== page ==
Yes, life is tough, but you are tougher.  Find the strength to laugh every day.  Find the courage to feel different, yet beautiful.  Find it in your heart to make others smile too.  Don’t stress over things you can’t change.  Live simply.  Love generously.  Speak truthfully.  Work diligently.  And even if you fall short, keep going.  Keep growing.

Awake every morning and do your best to follow this daily TO-DO list:

Think positively.Eat healthy.Exercise today.Worry less.Work hard.Laugh often.Sleep well.

Repeat…

The floor is yours…

What helps you stay motivated when you’re struggling?  What’s something positive you try to keep in mind when everything seems to be going wrong?  Leave a comment below and share your thoughts.

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7 Things to Remember

A dear friend if mine posted this article on Facebook. I wanted to post it here as a reminder to myself.

Thanks Debbie and I believe in you are your a great person  

7 Things to Remember When You Think You’re Not Good Enough

By Madison Sonnier

“We can’t hate ourselves into a version of ourselves we can love.” ~Lori Deschene

Sometimes I am really terrible to myself and relentlessly compare myself to other people, no matter how many times I read or hear about how good enough or lovable I am.

On an almost daily basis, I meticulously look for evidence that I am a nobody, that I don’t deserve tobe loved, or that I’m not living up to my full potential.

There is generally a lot of pressure to “stack up” in our culture. We feel as if there is something wrong with us if, for example, we’re still single by a certain age, don’t make a certain amount of income, don’t have a large social circle, or don’t look and act a certain way in the presence of others. The list could truly go on forever.

Sometimes in the midst of all the pressure, I seem to totally forget all the wonderful, unique things about myself.

I get stuck in my head and allow my inner critic to completely tear apart my self-esteem until I hate myself too much to do anything except eat ice cream, watch daytime television, and sleep.

The other day, while I was beating myself up over something I can’t even recall at the moment, I read a comment from one of my blog readers telling me that one of my posts literally got them through the night. Literally. And if that one simple word was used in the intended context, this person was basically telling me that one of my posts saved their life.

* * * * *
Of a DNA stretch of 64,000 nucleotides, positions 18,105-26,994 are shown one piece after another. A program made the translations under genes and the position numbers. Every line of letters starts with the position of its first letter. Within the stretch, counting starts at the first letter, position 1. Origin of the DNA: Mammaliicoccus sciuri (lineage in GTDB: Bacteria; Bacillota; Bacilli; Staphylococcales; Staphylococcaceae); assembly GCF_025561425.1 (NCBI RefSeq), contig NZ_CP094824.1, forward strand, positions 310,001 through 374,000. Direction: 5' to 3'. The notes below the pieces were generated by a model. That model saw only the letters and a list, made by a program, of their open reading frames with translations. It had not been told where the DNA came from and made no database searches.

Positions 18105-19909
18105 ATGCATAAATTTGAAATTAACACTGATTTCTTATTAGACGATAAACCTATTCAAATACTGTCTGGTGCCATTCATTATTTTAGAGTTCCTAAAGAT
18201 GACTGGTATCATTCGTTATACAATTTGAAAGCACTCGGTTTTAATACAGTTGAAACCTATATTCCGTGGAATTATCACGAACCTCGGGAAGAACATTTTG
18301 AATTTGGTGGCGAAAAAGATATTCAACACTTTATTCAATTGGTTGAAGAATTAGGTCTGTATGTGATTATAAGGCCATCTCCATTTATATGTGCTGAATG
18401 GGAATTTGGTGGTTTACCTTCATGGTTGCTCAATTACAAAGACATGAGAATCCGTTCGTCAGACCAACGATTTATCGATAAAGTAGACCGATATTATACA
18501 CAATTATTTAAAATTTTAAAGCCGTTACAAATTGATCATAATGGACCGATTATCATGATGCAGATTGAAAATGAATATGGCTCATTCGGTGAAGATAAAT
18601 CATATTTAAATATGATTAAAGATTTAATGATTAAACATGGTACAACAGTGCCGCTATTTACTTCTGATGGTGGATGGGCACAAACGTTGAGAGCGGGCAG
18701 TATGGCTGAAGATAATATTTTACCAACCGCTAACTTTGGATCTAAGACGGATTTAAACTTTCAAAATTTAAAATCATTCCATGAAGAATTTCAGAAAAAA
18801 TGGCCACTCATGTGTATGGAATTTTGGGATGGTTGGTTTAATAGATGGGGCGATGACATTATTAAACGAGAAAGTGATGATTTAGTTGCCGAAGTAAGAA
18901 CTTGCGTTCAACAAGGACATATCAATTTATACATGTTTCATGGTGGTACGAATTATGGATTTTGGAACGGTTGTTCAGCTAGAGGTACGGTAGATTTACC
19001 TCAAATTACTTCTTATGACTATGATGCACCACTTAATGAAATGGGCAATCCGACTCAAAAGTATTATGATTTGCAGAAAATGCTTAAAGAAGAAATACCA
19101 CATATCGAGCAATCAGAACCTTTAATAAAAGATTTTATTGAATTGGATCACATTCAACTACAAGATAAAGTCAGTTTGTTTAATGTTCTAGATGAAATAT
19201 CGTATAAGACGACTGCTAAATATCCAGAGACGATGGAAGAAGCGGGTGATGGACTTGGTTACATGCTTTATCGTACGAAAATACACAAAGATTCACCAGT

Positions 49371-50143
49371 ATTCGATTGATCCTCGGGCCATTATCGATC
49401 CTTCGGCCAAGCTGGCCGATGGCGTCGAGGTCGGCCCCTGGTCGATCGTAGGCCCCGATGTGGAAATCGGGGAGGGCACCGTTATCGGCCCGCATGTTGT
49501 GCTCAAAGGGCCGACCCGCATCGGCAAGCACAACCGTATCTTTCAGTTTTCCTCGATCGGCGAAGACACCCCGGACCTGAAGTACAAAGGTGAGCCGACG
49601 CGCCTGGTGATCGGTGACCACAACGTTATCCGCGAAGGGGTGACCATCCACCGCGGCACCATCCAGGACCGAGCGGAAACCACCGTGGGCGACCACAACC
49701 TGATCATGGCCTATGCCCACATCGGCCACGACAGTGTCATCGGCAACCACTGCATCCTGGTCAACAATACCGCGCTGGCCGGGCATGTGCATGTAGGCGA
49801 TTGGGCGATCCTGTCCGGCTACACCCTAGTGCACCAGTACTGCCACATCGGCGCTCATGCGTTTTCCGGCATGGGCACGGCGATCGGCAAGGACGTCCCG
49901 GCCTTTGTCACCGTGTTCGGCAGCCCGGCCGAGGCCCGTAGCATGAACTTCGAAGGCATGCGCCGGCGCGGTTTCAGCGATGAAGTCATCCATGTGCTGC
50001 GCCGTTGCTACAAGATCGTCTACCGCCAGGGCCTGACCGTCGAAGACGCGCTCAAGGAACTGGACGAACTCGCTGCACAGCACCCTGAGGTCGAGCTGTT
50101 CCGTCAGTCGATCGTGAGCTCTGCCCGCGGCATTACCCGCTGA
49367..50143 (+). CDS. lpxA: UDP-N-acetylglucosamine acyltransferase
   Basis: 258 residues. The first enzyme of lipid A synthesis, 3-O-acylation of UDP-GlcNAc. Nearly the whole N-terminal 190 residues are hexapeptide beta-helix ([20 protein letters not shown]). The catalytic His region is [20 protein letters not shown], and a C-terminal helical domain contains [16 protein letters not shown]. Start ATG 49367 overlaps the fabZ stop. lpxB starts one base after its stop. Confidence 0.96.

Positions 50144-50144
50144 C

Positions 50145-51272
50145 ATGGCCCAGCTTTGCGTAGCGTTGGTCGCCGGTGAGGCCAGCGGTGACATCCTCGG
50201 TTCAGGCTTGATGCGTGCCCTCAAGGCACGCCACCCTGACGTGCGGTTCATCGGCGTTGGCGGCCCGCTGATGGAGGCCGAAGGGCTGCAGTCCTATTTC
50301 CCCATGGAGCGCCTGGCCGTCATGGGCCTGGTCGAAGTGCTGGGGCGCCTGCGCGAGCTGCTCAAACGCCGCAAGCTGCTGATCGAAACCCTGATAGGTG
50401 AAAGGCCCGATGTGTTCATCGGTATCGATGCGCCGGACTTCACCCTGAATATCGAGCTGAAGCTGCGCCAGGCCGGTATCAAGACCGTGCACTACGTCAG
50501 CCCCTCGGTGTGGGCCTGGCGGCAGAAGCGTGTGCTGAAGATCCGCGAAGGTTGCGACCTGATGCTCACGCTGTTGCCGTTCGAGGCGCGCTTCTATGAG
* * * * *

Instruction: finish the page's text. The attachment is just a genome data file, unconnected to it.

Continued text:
I get comments like these on a pretty regular basis, and they always open my eyes to just how much I matter, regardless of my inner critic’s vehement objections.

Such comments also open my eyes to all the things we beat ourselves up over that don’t matter—like whether or not we look like a Victoria’s Secret model in our bathing suit, or whether or not we should stop smiling if we’re not whitening our teeth, or whether or not the hole in our lucky shirt is worth bursting into tears over.

Lately I’ve been trying harder to catch myself when I feel a non-serving, self-depreciating thought coming on. And I may let these thoughts slip at times, but that’s okay because I’m only human.

While my self-love journey is on-going, here are a few things I try to remember when I’m tempted to be mean to myself:

1. The people you compare yourself to compare themselves to other people too.

We all compare ourselves to other people, and I can assure you that the people who seem to have it all do not.

When you look at other people through a lens of compassion and understanding rather than judgment and jealousy, you are better able to see them for what they are—human beings. They are beautifully imperfect human beings going through the same universal challenges that we all go through.   2. Your mind can be a very convincing liar. 

I saw a quote once that said, “Don’t believe everything you think.” That quote completely altered the way I react when a cruel or discouraging thought goes through my mind. Thoughts are just thoughts, and it’s unhealthy and exhausting to give so much power to the negative ones.     3. There is more right with you than wrong with you.

This powerful reminder is inspired by one of my favorite quotes from Jon Kabat-Zinn: “Until you stop breathing, there’s more right with you than wrong with you.”

As someone who sometimes tends to zoom in on all my perceived flaws, it helps to remember that there are lots of things I like about myself too—like the fact that I’m alive and breathing and able to pave new paths whenever I choose.